The phrase "exceptions must be truly exceptional" is thrown around a lot, but I find that many developers can’t fully understand what that actually means or how to apply that information. They only think they do.
For example, I had a developer argue that an invalid date format is not truly an exception, that it is "simply a MINOR user data entry issue, which could happen often", therefore there was no acceptable case for bubbling, or even throwing an exception for that. He said that having a service go down is a real example of an exception, because that would be a BIG DEAL, and that it rarely occurred.
His distinction was that a web service going down is "rare and exceptional" (true in our case, but it has happened more than once) and that it was a "BIG DEAL", hence the cost of bubbling an exception was acceptable because one would rarely have to pay that price, but at least you're paying the price for something that's EXCEPTIONALLY important and that a user data entry problem is not an exceptionally important problem in the system.
That kind of answer tells me that the developer defines "exceptional" only as something that's SUPERIOR and hence in his mind the issue of a web service going down is superior in importance to the a data entry issue. The developer was ignoring the fact that "exceptional" primarily means "rare".
I had him investigate our logs to see the frequency at which an invalid date format issue, made it through all the layers of our app and he found that it had only happened once, and it never made it past the first service layer.
Now consider the real "expense" between a service going down and a user data entry issue:
The aforementioned service which had an issue that had caused an exception to bubble was 4 layers down in the app stack, and it occurred for hundreds of transactions in the app because of all the users making requests to that area of the app all at the same time. That means that we had hundreds of exceptions bubbling through to the UI, through 4 layers of the app. Also, this happened at least twice in a twelve month period.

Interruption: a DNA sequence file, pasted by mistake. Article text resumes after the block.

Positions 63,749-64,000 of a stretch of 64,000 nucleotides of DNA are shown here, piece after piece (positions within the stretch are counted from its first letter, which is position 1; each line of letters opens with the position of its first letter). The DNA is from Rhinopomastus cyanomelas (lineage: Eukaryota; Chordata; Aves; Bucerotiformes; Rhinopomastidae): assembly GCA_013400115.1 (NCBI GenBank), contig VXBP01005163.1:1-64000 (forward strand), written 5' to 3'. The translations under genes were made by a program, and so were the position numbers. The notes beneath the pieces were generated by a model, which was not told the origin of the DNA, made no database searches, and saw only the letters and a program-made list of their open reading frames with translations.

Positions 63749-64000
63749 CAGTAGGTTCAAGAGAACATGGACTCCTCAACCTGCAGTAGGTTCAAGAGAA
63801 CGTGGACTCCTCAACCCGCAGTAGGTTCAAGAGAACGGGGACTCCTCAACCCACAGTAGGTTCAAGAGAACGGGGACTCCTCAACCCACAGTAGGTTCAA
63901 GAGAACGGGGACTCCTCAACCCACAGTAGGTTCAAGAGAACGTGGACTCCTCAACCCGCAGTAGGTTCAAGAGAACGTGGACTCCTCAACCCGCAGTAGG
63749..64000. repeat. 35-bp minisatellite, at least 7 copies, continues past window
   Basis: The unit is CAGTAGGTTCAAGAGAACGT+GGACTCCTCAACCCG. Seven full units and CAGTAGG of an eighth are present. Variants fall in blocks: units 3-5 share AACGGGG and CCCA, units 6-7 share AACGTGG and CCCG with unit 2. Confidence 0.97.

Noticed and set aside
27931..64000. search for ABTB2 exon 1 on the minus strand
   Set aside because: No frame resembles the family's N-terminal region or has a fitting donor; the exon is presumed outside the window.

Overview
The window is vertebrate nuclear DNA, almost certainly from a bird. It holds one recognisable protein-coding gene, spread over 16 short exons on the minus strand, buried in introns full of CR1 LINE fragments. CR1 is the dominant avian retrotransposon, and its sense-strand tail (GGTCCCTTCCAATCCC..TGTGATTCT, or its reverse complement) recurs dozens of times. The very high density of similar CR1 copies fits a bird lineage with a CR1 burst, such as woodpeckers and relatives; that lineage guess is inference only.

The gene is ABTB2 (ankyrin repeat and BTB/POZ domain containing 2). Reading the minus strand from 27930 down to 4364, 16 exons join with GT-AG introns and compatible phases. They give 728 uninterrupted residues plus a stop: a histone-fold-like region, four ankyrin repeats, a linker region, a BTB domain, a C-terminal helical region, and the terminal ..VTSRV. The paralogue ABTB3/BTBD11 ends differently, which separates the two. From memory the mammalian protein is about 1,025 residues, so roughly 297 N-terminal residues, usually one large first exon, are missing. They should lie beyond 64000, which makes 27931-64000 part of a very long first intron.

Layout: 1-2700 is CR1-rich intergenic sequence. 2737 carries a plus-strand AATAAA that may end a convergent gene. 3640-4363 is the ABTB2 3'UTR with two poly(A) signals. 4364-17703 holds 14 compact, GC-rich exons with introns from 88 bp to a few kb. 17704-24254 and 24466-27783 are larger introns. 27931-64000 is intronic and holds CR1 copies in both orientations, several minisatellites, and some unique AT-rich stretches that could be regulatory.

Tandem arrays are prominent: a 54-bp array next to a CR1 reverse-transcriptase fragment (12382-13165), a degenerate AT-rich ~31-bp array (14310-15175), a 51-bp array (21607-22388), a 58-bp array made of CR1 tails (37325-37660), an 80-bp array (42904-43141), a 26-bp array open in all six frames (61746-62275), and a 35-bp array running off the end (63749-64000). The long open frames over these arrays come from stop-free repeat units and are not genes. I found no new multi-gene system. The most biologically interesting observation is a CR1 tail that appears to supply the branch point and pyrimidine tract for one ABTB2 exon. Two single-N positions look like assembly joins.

So exceptions bubbled by a service going down occurred with much greater frequency, but it’s also important to note that it went through more layers of the app compared with the data entry error. Hence in terms of actual resource EXPENSE, the magnitude of resource cost on our servers for throwing exceptions for data entry errors, is entirely NEGLIGIBLE in this case when compared with the resource expense incurred for a web service going down.
His rebuttal was that an isolated data entry error is negligible compared to the IMPACT of critical service not being available at all. His statement is true and irrefutable; however that is not the point. In fact, that’s the wrong way to look at the issue entirely.
Good quality standards must also dictate that at no point should a developer minimize the importance of the elementary components of an application (such as data entry), simply because their related issues are “low impact”. When one minimizes importance of the elementary components such as data entry validation, simply because they are “low impact”, you end up with COMMON issues in your application for which you would never throw exceptions, because now, you treat them as “common” and “low-impact”. Essentially you’ll end up with spaghetti code where you’re coding to mitigating un-exceptional issues wherever you might encounter them. This approach is unintuitive and highly counter productive.
To me, anything which fails a basic quality standard must be treated with priority, because if you can’t even maintain good standards for the basics, then your whole app is rubbish. Therefore, I would argue that everything should be treated as an exception, simply because problems should be EQUALLY RARE at every level, and when any exception is rare, then expense is not an issue.
If someone you know is creating apps that have so many issues that they have to start worrying about the expense of all the exceptions all over the place in all the applications various layers, then it’s probably time to suggest they scrap their app and start over.
My point is this: if you treat even minor, common issues in your applications as exceptionally important then they will become exceptionally rare, in which case it would be valid and inexpensive to treat them as exceptions.